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  1. #1
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    Forward Controls Design URF v2 now shipping

    Built on our first upper receivers, URF v2 and URF-S v2 (no forward assist) incorporate the following changes:

    1. LMT MARS lower receivers compatibility
    2. Over pressure relief vent.

    URF v2 can be found on our site: http://www.forwardcontrolsdesign.com...n-v2_p_98.html

    The over pressure relief vent is drilled diagonally from below the shell deflector. When a round is fired, gas is routed through the gas tube, enters the carrier and impinges on the bolt and its gas rings. As the carrier and bolt travel rearward in recoil, gas is vented through the carrier’s gas ports, and continues to do so past the ejection port. At this point, since the carrier’s gas ports are now masked by the receiver, they vent gas into the upper receiver. Gas seeks a way out of the upper receiver, typically through the gap in the forward assist and forward assist housing, and in between the upper and charging handle. The over pressure relief vent provides a better (larger opening than the others) and more direct path, the path of least resistance, for the gas to be evacuated elsewhere.

    The over pressure relief vent doesn't aim to redirect all gas to be vented through it, it does aim to decrease the volume and velocity of the exiting gas through all openings the pressurized gas will find. The relief vent is tapped and can be closed off by way of a set screw (1/8" Allen key is required) if the user doesn't shoot suppressed. The vent is located below the shell deflector.


    In this picture, you can see there's line of sight to the carrier's gas ports.





    URF v2's and URF-S v2's over pressure gas relief vent is licensed from BATTLEARMS IP under U.S. Patent No. 8,910,406
    We had tested it extensively, and thought it would be different enough to file our own patent, but as it turned out, the patent was broad enough to cover our shell deflector based over pressure relief vent. So we opted to license it from Battle Arms so as not to infringe on its patent.

  2. #2
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    Interesting design. Looking forward to hearing feedback from people using suppressors. Hopefully there are still available when I get back to the States!

  3. #3
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    We had tested it for more than a year, with various positions and angles. The port under the shell deflector is in the path of the carrier and its gas ports as it travels rearward, the path is much shorter and direct than any other venues for the gas to escape.

    Gas would normally get pumped out of the forward assist and charging handle gap. The over pressure relief doesn't seek to eliminate that, but to provide the first chance and much more direct path, so to reduce both the volume and velocity of gas existing from all available exits.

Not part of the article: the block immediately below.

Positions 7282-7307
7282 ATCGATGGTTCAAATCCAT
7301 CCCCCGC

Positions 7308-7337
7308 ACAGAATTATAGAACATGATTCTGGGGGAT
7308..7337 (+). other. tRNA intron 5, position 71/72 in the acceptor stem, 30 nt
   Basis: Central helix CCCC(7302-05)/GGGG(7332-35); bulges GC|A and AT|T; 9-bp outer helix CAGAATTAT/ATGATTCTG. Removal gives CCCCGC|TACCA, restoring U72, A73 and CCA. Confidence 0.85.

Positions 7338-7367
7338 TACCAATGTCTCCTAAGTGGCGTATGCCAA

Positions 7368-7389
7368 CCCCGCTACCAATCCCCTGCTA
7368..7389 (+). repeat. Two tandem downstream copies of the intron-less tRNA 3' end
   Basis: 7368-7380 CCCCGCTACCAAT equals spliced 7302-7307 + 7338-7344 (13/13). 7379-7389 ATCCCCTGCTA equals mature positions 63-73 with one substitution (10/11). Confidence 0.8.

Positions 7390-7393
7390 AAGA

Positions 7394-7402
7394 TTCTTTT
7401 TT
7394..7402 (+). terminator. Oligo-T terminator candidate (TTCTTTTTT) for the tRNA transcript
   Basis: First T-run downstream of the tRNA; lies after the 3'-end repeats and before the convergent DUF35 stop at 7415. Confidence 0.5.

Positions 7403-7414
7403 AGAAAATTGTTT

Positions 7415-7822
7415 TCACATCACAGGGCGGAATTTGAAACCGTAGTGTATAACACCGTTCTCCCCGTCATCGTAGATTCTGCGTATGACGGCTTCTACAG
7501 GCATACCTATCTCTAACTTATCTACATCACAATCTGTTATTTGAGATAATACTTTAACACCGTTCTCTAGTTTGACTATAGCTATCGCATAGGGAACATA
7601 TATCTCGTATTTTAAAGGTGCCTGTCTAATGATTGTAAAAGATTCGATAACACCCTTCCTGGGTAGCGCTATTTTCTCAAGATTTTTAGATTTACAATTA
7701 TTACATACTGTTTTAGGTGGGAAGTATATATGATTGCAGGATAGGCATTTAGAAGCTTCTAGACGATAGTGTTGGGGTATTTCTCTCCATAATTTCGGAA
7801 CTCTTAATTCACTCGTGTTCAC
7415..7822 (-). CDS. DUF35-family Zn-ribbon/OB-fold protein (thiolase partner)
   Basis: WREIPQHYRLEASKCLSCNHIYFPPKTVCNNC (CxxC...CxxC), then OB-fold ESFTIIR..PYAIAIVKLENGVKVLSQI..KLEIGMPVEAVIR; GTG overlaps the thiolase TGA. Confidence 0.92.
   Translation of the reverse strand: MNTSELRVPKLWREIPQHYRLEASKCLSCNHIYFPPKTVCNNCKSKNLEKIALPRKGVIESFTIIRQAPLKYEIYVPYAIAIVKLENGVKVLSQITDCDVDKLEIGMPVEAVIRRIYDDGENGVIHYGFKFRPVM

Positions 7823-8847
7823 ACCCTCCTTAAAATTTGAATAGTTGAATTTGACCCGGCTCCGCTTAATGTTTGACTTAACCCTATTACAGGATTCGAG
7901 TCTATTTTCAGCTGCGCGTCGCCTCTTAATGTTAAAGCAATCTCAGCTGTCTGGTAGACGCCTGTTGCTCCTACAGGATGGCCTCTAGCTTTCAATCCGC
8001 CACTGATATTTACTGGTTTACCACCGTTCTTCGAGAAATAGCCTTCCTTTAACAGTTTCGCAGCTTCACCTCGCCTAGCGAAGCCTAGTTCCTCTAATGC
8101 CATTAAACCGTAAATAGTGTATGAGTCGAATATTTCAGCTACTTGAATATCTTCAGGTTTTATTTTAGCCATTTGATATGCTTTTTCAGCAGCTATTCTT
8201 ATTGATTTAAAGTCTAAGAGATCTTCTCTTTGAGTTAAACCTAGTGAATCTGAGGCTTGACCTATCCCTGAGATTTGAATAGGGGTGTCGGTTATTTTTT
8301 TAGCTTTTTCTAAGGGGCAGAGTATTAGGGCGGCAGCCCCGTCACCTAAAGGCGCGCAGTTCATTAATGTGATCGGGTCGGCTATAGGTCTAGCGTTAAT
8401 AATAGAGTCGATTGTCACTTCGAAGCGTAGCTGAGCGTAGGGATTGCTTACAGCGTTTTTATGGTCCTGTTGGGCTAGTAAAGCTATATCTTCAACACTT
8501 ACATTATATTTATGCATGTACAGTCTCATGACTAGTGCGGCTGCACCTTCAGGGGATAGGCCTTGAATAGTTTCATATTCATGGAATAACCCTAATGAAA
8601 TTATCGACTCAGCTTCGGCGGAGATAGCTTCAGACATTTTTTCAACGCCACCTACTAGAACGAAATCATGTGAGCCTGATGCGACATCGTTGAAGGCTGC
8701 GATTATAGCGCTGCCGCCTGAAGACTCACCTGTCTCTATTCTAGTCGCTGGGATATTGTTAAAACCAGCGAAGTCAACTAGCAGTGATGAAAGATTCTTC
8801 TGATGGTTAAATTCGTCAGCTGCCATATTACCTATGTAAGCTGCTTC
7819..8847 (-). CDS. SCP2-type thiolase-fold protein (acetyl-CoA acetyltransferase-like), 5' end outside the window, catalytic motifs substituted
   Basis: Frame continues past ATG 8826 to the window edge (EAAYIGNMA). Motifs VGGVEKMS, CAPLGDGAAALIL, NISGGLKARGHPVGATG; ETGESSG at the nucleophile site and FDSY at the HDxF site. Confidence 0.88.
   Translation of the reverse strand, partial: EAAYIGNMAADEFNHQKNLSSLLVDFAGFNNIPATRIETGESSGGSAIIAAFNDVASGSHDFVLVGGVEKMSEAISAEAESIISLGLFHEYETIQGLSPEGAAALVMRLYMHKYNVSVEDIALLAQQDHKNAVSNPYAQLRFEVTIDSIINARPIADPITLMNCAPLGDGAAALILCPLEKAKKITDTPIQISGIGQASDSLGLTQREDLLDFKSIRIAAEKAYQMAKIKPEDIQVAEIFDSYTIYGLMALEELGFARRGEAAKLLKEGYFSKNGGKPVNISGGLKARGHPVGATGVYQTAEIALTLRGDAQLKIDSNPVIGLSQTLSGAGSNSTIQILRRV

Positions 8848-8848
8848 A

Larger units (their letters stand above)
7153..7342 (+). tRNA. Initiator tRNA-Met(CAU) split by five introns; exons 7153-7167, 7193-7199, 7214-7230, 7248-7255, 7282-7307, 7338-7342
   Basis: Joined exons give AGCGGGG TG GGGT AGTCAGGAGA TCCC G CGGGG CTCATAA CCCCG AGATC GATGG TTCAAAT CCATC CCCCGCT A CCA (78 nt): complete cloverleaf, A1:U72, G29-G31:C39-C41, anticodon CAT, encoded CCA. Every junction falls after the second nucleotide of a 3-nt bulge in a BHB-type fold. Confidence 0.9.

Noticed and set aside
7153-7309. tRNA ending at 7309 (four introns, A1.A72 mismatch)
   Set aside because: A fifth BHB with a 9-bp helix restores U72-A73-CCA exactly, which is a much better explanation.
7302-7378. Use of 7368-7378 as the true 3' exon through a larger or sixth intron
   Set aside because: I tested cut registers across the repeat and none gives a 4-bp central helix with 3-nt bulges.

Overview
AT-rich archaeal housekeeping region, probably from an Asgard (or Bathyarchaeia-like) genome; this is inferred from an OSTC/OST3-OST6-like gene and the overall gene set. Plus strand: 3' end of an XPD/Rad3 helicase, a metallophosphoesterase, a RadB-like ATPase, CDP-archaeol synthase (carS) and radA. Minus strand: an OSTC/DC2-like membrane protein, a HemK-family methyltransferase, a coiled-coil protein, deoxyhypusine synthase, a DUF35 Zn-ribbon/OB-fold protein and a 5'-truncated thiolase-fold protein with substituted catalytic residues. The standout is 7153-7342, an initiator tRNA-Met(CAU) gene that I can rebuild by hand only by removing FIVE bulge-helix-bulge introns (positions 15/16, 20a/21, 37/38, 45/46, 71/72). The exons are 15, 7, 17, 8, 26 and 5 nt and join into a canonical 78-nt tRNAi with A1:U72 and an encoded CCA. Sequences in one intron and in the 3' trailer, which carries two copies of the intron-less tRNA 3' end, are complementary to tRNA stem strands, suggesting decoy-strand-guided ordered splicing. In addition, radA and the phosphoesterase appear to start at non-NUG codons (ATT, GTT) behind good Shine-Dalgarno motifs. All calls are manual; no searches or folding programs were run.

4. #4
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    So would this work well with a Lantac carrier which vents forward? Or better with a standard bcg?
    -One Nation, Under God

    -"The bad news is time flies. The good news is you're the pilot." ~ Michael Althsuler

  5. #5
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    Quote Originally Posted by Aragorn View Post
    So would this work well with a Lantac carrier which vents forward? Or better with a standard bcg?
    Appears to mitigate gas after it has been ported regardless of carrier.

    Smart design.

  6. #6
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    Regardless how many gas ports and their venting direction on the carrier, gas is still existing the carrier through them, well after the carrier and its vents recesses into the upper, past the ejection port.

    The over pressure relief port is in direct line of sight of the carrier's gas vents, and is the shortest and most direct route for gas to exit the upper.

  7. #7
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    Quote Originally Posted by Duffy View Post
    We had tested it for more than a year, with various positions and angles. The port under the shell deflector is in the path of the carrier and its gas ports as it travels rearward, the path is much shorter and direct than any other venues for the gas to escape.

    Gas would normally get pumped out of the forward assist and charging handle gap. The over pressure relief doesn't seek to eliminate that, but to provide the first chance and much more direct path, so to reduce both the volume and velocity of gas existing from all available exits.
    Anybody test it for us freak of nature southpaws ?

  8. #8
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    We did, for more than a year, with an imperfectly drilled over pressure relief port, and it worked even then lol.

    The production relief port is drilled perfectly and in the path of the gas ports on the carrier, to the point there's line of sight, couldn't be more direct.

  9. #9
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    Quote Originally Posted by Duffy View Post
    We did, for more than a year, with an imperfectly drilled over pressure relief port, and it worked even then lol.

    The production relief port is drilled perfectly and in the path of the gas ports on the carrier, to the point there's line of sight, couldn't be more direct.
    There goes more of your product into my next build

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